Published December 2017

It’s safe to say that once a topic warrants a feature on Saturday Night Live, it’s part of the national conversation. And while shots fired in an SNL sketch can range from light-hearted to critical, new tech products landing as the butt of a national joke can signal their arrival on the scene.

SNL writers recently poked fun at the latest advance on the frontier of digital technology with a segment featuring senior citizens interacting with Amazon’s virtual assistant, Alexa. And while this instance might just be a small pop-culture observation of voice user interface (VUI) technology’s increasing notoriety, recent research more accurately gauges the transformations it has prompted for both businesses and consumers.

SNL takes on Amazon’s virtual assistant.

By the Numbers

As of June 2017, over 10 million Alexa-powered devices had been sold in the United States.1 By 2022, it’s forecast that 70 million+ U.S. households—or more than half—will have at least one smart speaker in the home.2

These numbers aren’t surprising when you consider the ever-increasing use of voice search through platforms like Siri, Google Assistant, and Alexa. In fact, by 2020, as much as 50% of web-based searches are expected to be done by voice.3 According to Ford Motor Company, 90% of all new vehicles on the road will be equipped with some form of voice recognition system by 2022.4 And MarketWatch is projecting that speech and voice recognition technology will be an $18 billion industry by 2023.5

Much More Than “Alexa, Play That Bruno Mars Song."

On top of personal convenience, VUI technology has led to innovations in areas like healthcare and education. People with disabilities like cerebral palsy or blindness—who have trouble using smartphones or keyboards—are using virtual assistants to manage daily tasks. In the classroom, speech recognition software is there for students who struggle with writing or reading due to conditions like dyslexia or ADHD. And, contrary to what you might think after watching SNL’s spoof, voice assistant technology is quickly becoming an invaluable aid for residents of retirement communities. Front Porch, a nonprofit organization that runs a retirement community near San Diego, has instituted a training pilot program to test the value of home robots for older adults.

Scott Galloway examines voice tech’s winners and losers.

Be Heard through the Noise

Despite all of this, AI voice recognition is still a nascent technology. Big players like Google and Amazon are just beginning to monetize their voice systems for consumer advertising, and more traditional brands like Nordstrom—whose Trunk Club brand declined a fashion partnership with Amazon’s Echo—are waiting until further user experience data is available before diving into brand marketing in the VUI landscape.6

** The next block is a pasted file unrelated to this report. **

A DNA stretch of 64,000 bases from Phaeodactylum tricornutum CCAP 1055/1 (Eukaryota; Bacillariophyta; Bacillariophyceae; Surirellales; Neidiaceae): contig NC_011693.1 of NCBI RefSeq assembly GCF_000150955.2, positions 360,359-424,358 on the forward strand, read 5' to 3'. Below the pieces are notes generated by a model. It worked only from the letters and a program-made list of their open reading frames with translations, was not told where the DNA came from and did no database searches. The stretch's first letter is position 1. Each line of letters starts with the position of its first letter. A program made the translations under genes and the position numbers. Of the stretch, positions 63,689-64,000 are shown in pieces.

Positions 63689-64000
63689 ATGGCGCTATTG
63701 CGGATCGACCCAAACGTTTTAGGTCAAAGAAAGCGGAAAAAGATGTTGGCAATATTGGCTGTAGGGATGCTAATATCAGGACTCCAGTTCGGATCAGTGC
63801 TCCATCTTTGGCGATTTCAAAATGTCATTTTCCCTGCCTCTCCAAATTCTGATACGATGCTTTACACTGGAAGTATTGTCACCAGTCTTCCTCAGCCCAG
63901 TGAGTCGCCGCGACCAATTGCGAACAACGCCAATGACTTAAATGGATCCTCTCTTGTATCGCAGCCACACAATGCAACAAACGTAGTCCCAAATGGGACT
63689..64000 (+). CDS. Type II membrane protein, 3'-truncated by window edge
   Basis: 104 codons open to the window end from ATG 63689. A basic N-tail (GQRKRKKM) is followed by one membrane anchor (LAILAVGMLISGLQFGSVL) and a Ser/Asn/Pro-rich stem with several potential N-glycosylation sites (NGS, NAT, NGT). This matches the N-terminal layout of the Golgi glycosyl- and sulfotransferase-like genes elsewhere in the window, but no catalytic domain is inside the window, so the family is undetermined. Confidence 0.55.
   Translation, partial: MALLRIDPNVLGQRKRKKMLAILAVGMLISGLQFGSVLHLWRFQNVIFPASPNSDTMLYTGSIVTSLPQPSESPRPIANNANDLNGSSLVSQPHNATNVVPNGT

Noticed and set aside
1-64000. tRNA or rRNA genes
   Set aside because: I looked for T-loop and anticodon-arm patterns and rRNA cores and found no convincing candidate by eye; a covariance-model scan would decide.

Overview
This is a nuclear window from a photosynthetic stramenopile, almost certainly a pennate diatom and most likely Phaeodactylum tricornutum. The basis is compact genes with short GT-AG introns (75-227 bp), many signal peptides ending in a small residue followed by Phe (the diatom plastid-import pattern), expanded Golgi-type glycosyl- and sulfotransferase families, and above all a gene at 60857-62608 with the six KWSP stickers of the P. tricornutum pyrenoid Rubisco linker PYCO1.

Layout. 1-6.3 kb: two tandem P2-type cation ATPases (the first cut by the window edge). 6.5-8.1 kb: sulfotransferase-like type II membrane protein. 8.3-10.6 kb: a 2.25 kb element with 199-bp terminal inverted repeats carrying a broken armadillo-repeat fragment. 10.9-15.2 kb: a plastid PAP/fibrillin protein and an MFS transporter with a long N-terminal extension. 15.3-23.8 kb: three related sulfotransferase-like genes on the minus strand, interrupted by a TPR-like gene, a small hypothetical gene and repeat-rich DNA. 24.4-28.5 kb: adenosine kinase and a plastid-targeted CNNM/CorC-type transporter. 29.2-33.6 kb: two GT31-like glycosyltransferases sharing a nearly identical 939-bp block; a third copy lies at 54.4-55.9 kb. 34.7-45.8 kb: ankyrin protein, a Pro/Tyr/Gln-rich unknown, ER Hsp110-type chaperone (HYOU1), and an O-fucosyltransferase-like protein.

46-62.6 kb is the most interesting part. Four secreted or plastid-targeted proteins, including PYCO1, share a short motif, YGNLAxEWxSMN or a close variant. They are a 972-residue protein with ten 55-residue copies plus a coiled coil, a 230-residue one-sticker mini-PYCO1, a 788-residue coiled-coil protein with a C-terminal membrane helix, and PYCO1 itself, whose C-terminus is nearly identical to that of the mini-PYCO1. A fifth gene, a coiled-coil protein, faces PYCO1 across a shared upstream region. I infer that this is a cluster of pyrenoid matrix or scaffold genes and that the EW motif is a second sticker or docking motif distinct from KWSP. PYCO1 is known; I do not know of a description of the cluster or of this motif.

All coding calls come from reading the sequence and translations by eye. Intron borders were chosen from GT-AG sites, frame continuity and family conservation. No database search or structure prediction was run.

But digital commerce in the VUI market is definitely on its way. In fact, some outlets predict that nearly 25% of digital commerce will be conducted via voice technology by 2020.7 Whether for SEO or PPC, brands will soon find themselves vying for the first or second “voice slot” instead of the first page of a search engine results page. Location-based, natural (semantic) language content marketing will be a reasonable first step in acquiring favorable SEO indexing.

Even as voice purchase transactions increase, some marketing analysts are predicting that brands could end up losing out because voice device manufacturers with their own private-label brands—like Amazon—are dictating purchase choices offered to voice consumers, typically only listing their own products. In addition to omitting consumer product options in voice searches, cost algorithms are influencing search results, favoring a select number of low-cost items.8

Voice technology offers a new landscape in advertising and marketing—one where content and ads co-mingle in unison rather than side-by-side. As user experience and preference improves and modifies the voice market, the best thing brand marketers can do is stay abreast of innovations in the industry, prepare to adapt to changes—and take advantage of new opportunities as they arise.


  1. “Amazon passes 10M Alexa-powered devices sold, survey says, with more models on the way.” GeekWire, May 2017.
  2. “Voice-enabled smart speakers to reach 55% of U.S. households by 2022, says report.” TechCrunch, November 2017.
  3. “Mary Meeker: Voice and image searches are going to make up at least half of all searches by 2020.” Recode, June 2016.
  4. “Ford’s Advanced Voice Recognition Technology Could Have You Falling In Love With Your Car.” Forbes, February 2017.
  5. “Speech and Voice Recognition Market Worth $18.30 Billion USD by 2023.” MarketWatch, August 2017.
  6. “Here’s What You Need to Know About Voice AI, the Next Frontier of Brand Marketing.” AdWeek, August 2017.
  7. “Ads on Amazon Echo: Wendy’s, ESPN, Progressive Among Brands Tested.” Forbes, May 2017.
  8. “Scott Galloway: This Technology Kills Brands.” L2 Gartner, June 2017.